“The feedback is usually not confined to what the donor wants to hear,” Masson said. “It’s confined to the situation of people, and how they see their future, how they see what they need to be provided with.” The response from international organisations, she said, is often: “But that’s not what we do.” For true accountability, she said, it would be necessary to reorient the aid system to consider people and their needs holistically – not divided along different humanitarian, development, and peacebuilding lines. 

Coordination based on where, not what

The current way humanitarians coordinate the delivery of aid, known as the cluster system, breaks response functions into technical areas  – food, water, shelter, etc. – each delivered by a set of specialist agencies.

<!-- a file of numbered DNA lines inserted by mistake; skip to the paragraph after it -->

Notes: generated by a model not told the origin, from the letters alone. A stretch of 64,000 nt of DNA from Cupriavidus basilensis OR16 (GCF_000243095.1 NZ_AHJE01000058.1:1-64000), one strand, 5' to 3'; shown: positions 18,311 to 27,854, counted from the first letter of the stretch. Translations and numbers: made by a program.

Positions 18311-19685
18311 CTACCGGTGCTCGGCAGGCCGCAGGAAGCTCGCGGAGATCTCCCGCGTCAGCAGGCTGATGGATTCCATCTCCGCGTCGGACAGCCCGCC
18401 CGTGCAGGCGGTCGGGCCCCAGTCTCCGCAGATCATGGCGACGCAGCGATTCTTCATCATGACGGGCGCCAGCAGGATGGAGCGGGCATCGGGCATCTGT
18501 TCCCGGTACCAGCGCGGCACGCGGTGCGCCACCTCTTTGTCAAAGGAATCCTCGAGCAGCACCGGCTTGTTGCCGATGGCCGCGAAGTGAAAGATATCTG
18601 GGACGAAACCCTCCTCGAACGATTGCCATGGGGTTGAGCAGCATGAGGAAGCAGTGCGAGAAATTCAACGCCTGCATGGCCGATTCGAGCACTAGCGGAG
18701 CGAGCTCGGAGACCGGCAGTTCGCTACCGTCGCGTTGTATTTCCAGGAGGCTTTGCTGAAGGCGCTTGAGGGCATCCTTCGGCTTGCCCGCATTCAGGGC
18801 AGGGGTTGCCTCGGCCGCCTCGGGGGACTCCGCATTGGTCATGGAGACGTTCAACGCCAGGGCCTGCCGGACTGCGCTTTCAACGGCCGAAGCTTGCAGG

CGD acknowledges that the approach – launched as a result of the chaos and confusion in the response to the 2005 southeast Asian tsunami – brings order, predictability, and clarity to the way humanitarian response is organised. But, it says, it also increases fragmentation, both for funding and implementation. The model, CGD argues, also marginalises local frontline actors and governments in favour of the large international organisations that often lead the coordination. 

Others have criticised the coordination structures as being more about completing templates and sitting in meetings, rather than promoting strategic direction or leadership. 

CGD’s research calls for a “next generation architecture” that would reorient the current system so that needs are defined by the community in a certain geography, not by the offerings that a humanitarian agency can provide. While sectoral experts providing normative and technical assurance remain, the new model would ensure local actors would be more engaged in setting the priorities, coordinating the response, and implementing it.